The Rise of Water Investing
Clean water and sanitation for all is the subject of the United Nations’ sixth sustainable development goal, and an increasingly relevant topic to both emerging markets and the developed world. The need for water infrastructure is great in the developing world, and in the developed world, ensuring access to clean water is an ever-present issue, as recent crises have illustrated. This brings opportunities for investors.
In recent years, the universe of investable water-related companies has increased, and many of these companies have seen accelerated growth. Climate change, pollution and a growing, increasingly urban population all drive demand that innovation and technology can help fulfill.
Governments, public bodies and private industry are all investing in new and upgraded infrastructure, and the investment momentum keeps gaining pace.
Access and Changing Preferences
Emerging market regions such as China, India and Sub-Sahara require the development of water infrastructure where it previously did not exist. This development has been driven in no small part by urbanization, growing populations and changing consumption patterns that demand higher standards of living.
A great deal of the infrastructure in the developed world is outdated, inefficient or struggling to meet modern water demands. This was exemplified by the crisis in Flint, Michigan, where cost cutting led to insufficient water treatment and lead leached into the water supply. The project to replace the lead pipes, which commenced in 2016, continues1 with costs running into hundreds of millions of dollars.
The Curse of Cotton
The falling cost of textiles and the explosion of fast fashion in recent years have created a ballooning — but largely overlooked — environmental impact. Producing textiles, especially cotton-heavy textiles, is water intensive. The European Union plans to focus on the textiles sector in 2020, and we expect the issue to rise in public consciousness.2
Source: Ellen MacArthur Foundation, “A New Textiles Economy: Redesigning Fashion’s Future,” 2017
Climate change is impacting water security. In recent years, several severe droughts and water shortages have impacted farming yields and industrial productivity and have brought revenue losses for workers, such as the 2011–17 California and the 2014-2017 Brazil droughts. South Africa’s second largest city, Cape Town, with a population of circa four million people, suffered its own water crisis recently. Rainfall well below historical levels meant the city’s main reservoir was close to zero in March 2018. Cape Town residential water use was cut from around 120 litres (31 gallons) per person per day in 2015 to 50 litres (13 gallons) at the start of 2018. More recently, prolonged drought in Australia contributed to one of the deadliest bush fire seasons on record and unprecedented water shortages.3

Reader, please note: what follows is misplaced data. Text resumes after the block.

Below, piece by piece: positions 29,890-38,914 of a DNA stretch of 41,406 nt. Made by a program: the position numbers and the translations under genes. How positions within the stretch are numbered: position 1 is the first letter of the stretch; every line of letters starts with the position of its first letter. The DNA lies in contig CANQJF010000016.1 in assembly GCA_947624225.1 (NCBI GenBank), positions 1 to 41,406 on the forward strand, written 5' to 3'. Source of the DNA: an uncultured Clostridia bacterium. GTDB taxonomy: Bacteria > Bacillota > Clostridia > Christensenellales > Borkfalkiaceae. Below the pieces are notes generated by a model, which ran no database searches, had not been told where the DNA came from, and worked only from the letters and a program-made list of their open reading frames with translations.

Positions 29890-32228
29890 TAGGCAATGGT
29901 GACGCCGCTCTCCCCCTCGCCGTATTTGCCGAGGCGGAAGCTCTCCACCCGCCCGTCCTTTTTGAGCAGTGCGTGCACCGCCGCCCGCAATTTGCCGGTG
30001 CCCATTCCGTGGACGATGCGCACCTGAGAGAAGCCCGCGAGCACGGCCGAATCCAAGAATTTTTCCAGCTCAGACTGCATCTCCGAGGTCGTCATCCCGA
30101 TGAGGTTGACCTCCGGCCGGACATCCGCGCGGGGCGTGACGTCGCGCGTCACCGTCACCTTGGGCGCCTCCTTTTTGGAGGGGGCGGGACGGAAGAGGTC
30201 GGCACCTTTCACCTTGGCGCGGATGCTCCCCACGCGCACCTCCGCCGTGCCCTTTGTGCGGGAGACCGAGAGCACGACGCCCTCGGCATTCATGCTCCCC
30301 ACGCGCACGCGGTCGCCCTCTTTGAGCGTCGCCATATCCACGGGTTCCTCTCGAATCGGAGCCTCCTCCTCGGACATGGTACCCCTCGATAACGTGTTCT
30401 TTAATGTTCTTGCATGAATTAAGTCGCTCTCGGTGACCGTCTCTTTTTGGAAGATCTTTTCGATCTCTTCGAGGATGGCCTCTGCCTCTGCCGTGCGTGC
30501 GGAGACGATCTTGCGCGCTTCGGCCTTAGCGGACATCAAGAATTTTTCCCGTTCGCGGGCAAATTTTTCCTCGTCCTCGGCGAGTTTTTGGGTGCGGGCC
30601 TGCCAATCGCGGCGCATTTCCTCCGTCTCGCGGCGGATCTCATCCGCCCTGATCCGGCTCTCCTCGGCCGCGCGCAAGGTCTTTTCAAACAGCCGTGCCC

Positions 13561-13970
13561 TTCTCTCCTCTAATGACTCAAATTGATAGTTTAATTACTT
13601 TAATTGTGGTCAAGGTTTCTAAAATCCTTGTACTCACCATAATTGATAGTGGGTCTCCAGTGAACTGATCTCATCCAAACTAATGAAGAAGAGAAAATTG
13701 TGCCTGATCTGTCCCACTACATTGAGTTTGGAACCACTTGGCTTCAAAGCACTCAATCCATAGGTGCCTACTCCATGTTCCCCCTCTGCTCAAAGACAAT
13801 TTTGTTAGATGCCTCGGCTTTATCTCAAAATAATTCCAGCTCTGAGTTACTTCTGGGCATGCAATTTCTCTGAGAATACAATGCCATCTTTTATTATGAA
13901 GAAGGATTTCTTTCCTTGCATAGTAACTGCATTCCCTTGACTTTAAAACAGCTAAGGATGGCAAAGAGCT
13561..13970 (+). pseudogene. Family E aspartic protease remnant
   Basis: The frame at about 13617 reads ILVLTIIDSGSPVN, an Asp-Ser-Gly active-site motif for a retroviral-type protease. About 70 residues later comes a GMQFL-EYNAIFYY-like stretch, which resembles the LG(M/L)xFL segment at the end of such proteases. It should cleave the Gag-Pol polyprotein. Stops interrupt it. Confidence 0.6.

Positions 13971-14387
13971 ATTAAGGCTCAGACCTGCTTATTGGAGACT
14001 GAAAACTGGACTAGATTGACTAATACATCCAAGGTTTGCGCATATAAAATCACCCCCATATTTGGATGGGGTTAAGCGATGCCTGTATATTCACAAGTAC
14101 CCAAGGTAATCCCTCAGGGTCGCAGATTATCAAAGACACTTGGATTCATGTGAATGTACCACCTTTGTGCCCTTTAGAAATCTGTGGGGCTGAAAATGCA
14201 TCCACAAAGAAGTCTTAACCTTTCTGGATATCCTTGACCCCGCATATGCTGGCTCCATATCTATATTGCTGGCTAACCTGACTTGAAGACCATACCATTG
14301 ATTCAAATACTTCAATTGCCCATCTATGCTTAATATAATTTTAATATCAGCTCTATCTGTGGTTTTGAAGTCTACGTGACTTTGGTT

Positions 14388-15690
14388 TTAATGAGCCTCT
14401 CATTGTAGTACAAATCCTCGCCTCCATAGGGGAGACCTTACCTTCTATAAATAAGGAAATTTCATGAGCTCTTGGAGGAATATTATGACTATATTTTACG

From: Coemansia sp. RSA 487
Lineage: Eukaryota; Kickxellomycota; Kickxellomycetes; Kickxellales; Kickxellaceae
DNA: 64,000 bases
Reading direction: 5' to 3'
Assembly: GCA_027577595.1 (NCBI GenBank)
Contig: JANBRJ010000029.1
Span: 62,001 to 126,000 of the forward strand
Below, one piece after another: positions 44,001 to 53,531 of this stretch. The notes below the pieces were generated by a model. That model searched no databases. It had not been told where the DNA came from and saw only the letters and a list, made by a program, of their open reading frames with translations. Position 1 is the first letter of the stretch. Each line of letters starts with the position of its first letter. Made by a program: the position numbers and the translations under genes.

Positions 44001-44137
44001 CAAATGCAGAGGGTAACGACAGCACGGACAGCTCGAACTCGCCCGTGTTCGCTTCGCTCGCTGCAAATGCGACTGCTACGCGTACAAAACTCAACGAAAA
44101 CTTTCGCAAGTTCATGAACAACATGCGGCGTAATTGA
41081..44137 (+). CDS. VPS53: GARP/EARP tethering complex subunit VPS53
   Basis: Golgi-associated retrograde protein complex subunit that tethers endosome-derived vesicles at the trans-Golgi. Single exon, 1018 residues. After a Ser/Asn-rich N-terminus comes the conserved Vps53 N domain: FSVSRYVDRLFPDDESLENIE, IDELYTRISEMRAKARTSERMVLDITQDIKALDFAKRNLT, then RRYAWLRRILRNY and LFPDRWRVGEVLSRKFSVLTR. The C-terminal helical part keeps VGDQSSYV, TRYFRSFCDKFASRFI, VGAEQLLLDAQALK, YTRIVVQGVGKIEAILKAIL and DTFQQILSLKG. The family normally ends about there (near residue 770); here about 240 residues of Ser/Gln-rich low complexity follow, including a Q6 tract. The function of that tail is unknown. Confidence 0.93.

For officials and residents in these regions, the long-term impact of climate change on water supply requires investment in a range of measures, including conservation and leak detection.
An Ocean of Opportunities
The investment opportunities in water are surprisingly diverse and resilient. Risk characteristics are comparable to equity markets and water runs through the global economy, across markets, sectors and regions. Water also provides attractive opportunities through the economic cycle, encompassing both defensive and cyclical businesses.
In our view, water-related investment opportunities fall into three major areas of focus: water infrastructure, water treatment and water utilities. We expect companies offering water efficiency solutions such as smart meters to increasingly penetrate not only the residential and municipal areas but also business and agriculture. We also anticipate that a whole range of industries, such as pharmaceuticals and semiconductors, will increasingly seek products to help them reduce the amount of water used in their operations. Thus, we expect the companies that provide such solutions to benefit.
Leakage is a problem in many existing and outdated water infrastructures, and as these systems are repaired and replaced, we expect companies that provide solutions in this area to gain traction, including those in metering, leak detection and software solutions.
Technology and innovation play key roles in reducing water consumption. Smart meters, for example, can help utilities manage the supporting infrastructure more efficiently, and provide an early warning sign of and location of leaks. Public entities and private industry globally are investing in upgrading their infrastructure and this investment momentum looks set to continue.
Article by Justin Winter, Portfolio Manager, Director, at Impax Asset Management, where he analyzes investment opportunities for the firm’s investment strategies. He is a member of the portfolio construction team for the Impax specialists and water strategies, and he is co-manager of a product that combines these strategies. Justin has specialist research experience in both renewable energy and water, having worked at New Energy Finance and as a consulting engineer specializing in water issues and environmental impact statements.
 Nicole Trian, “Australia Prepares for ‘Day Zero’ – the Day the Water Runs Out,” France24, Sept. 19, 2019.
 Impax Asset Management, “Impax’s 2020 Vision: An Outlook for Investors in the Sustainable Economy,” Jan. 2020.
 City of Flint, Michigan, https://www.cityofflint.com/gettheleadout/